Casey Kelly, Anthony Rizzo and Reymond Fuentes Have Bright Futures in Padres Organization

Casey Kelly, Anthony Rizzo and Reymond Fuentes Have Bright Futures in Padres Organization The Boston Red Sox attained their crown jewel with the acquisition of first baseman Adrian Gonzalez.

But as with any high-profile deal, some bona fide prospects found themselves heading to Southern California. Well, more likely Portland, Ore., and San Antonio, Texas, where the Padres’ Triple-A and Double-A clubs, respectively, reside.

Casey Kelly, top pitching prospect and Baseball America’s No. 1 overall prospect in the Boston organization, is perhaps the sexiest name heading to San Diego. However, the Padres also acquired first baseman Anthony Rizzo and outfielder Reymond Fuentes in the trade — two prospects with big-time potential – and a player to be named later.

With talent heading from coast to coast, early indicators suggest that this could become a win-win for both sides and could one day be comparable to the 2007 trade that sent Josh Beckett and Mike Lowell to Boston with Hanley Ramirez and Anibal Sanchez (don’t forget Jesus Delgado) taking their talents to South Beach.

It is no secret what Gonzalez brings to the table for the Boston Red Sox, and with his powerful and consistent bat in the middle of the order, his addition could help atone for the shift in the AL East balance of power when the Red Sox lost out on Mark Teixeira during the winter of 2008.

Kelly, Rizzo and Fuentes are at the other end of the deal. All three enter the 2011 season age 21 or under, and Kelly (21), Rizzo (21) and Fuentes (20) all have displayed admirable talent in the minors. That’s why they were part of the trade for the Nomar Garciaparra of San Diego. Gonzalez was a Padres fan favorite and will be missed.

Padres fans shouldn’t be disappointed in what they got in return.

Rizzo showed plenty of signs that he is destined for a more-than-adequate major league career soon. On the day he was called up to Double-A Portland last May, the 6-foot-3, 220-pound lefty made his presence felt, scorching a towering home run off the video board in right field and sending one of its electronic panels crashing to the ground during his very first batting practice at Hadlock Field — a fine way to break the ice in front of his new teammates and coaching staff.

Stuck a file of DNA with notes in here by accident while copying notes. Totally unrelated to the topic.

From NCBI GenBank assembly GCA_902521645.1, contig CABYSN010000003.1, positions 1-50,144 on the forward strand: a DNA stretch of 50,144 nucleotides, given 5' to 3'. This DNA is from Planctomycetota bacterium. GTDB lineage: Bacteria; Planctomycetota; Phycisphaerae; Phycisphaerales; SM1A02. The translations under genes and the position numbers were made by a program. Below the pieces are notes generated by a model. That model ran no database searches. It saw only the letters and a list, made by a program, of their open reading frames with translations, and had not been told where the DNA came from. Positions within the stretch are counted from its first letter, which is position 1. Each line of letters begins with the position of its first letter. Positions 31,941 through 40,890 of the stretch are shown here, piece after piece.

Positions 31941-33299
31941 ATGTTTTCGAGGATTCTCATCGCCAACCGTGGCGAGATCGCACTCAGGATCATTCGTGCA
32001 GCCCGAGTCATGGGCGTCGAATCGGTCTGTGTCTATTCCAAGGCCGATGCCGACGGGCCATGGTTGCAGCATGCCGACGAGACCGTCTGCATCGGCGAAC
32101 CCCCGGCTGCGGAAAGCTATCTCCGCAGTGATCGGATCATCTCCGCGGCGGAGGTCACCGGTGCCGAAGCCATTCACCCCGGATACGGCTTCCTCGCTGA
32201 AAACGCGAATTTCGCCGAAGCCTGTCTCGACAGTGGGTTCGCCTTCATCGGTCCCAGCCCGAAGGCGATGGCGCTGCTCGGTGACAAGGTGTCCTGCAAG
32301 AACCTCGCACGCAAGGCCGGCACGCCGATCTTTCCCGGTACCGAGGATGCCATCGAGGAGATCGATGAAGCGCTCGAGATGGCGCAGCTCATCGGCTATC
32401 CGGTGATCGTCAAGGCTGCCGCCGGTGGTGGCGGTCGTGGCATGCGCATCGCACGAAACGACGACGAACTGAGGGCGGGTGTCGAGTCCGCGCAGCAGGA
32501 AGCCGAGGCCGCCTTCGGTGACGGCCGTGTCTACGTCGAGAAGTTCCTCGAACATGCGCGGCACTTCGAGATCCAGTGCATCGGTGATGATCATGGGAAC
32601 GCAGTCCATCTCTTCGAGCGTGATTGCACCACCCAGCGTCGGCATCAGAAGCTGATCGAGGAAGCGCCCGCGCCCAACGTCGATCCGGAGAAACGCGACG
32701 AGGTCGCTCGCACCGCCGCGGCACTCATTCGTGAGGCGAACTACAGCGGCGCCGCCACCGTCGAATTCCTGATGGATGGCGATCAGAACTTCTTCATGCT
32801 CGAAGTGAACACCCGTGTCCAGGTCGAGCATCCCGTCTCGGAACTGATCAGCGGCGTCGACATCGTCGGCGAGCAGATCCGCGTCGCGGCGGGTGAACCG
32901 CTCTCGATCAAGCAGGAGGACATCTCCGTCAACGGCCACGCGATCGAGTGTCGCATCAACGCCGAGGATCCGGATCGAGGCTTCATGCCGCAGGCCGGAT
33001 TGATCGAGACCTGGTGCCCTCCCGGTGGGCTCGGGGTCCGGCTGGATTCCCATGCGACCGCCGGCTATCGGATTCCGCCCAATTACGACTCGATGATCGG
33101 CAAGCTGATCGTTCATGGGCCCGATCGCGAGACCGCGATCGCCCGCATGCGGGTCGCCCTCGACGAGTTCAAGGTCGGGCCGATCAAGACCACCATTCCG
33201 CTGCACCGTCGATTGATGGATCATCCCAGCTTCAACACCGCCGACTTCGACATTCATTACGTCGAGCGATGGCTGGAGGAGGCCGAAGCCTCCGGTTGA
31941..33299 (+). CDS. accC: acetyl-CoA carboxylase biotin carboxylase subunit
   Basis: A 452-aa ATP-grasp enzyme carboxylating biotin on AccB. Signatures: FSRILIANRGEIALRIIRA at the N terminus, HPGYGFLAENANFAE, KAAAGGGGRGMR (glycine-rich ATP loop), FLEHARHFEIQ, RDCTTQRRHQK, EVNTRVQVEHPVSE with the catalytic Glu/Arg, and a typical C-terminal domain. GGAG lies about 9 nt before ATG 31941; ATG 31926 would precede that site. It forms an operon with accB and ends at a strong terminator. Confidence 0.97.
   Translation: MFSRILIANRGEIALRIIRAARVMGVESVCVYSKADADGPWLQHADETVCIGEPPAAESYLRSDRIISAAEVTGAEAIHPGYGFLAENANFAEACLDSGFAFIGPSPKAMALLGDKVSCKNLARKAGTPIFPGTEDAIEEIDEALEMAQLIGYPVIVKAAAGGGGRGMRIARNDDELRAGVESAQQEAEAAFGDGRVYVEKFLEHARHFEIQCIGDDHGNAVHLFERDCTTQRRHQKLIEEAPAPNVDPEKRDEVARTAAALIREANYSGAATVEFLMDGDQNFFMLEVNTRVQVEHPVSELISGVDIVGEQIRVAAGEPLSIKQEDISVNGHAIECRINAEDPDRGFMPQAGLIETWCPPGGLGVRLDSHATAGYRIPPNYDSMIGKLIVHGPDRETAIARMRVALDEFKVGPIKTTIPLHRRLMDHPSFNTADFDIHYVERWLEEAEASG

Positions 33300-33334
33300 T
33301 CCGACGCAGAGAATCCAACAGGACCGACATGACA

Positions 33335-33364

The rest of the summer, all Rizzo did was post an .815 slugging percentage, hit 20 home runs and knock in 80 runs, including setting a Sea Dogs franchise record with 32 RBI in August.

With his strong work ethic and undeniable talent, it would not be a surprise if Rizzo returned to Fenway Park in a visiting jersey within the next few years. Although he may have been poised to make the leap over Lars Anderson in the coming season, Rizzo’s journey to the Show may have been expedited quite a bit with the move to the San Diego organization.
 
Then, there is Fuentes, who could be the biggest sleeper in the deal. With his cousin being Carlos Beltran, it is evident that Fuentes has a natural baseball pedigree. Despite his young age, people have admired his all-out style of play and fluid, sound left-handed stroke. 

The Padres will be able to be patient with the young outfielder, who could still be four years away from even sniffing Petco Park. Yet, if Fuentes continues to show signs of a player with an elevated pace of development, he could find himself as an everyday player in the majors within the next four to six years.

The game changer in all of this is Kelly, who has been perhaps the most hyped Red Sox farmhand along with shortstop Jose Iglesias. Many feel the sky is the limit for Kelly, who had his struggles with Double-A Portland this summer in his first year as a full-time starter.

The youngest pitcher in the Eastern League, Kelly posted a 3-5 record with a 5.31 ERA in 2010. The numbers are nothing terrific, not even solid, but his "stuff" can be downright unfair to opposing hitters.

Kelly boasts a devastating 12-6 curveball, a fastball that consistently hits in the low 90s and a changeup that can be as effective as any pitch from any pitcher in Boston’s system. If you watch him pitch, it will become evident immediately that he has the tools to be a top-of-the-rotation guy.

Perhaps the move to the Padres’ organization will be just what the doctor ordered for Kelly, where every minor league start he makes will not be held under a microscope and carefully dissected pitch by pitch. 

Perhaps the expectations for Kelly were too high in Boston, and now he may escape into a minor league hiatus for a year or two and be ready to emerge onto the big league stage as a mature pitcher who has learned to harness the incredible amount of talent that rests with his right arm.

The dust will begin to settle on this deal in the upcoming days, weeks and months before pitchers and catchers report to spring training. Then, we will dust it off, watch it unfold and see all of our questions answered.

For now, the deal looks like a winner. Adrian Gonzalez should help propel the Red Sox back into a playoff contender, while the Padres have stockpiled some serious young talent that could prove to be the cornerstone of a competitive team in the future.

Yardbarker

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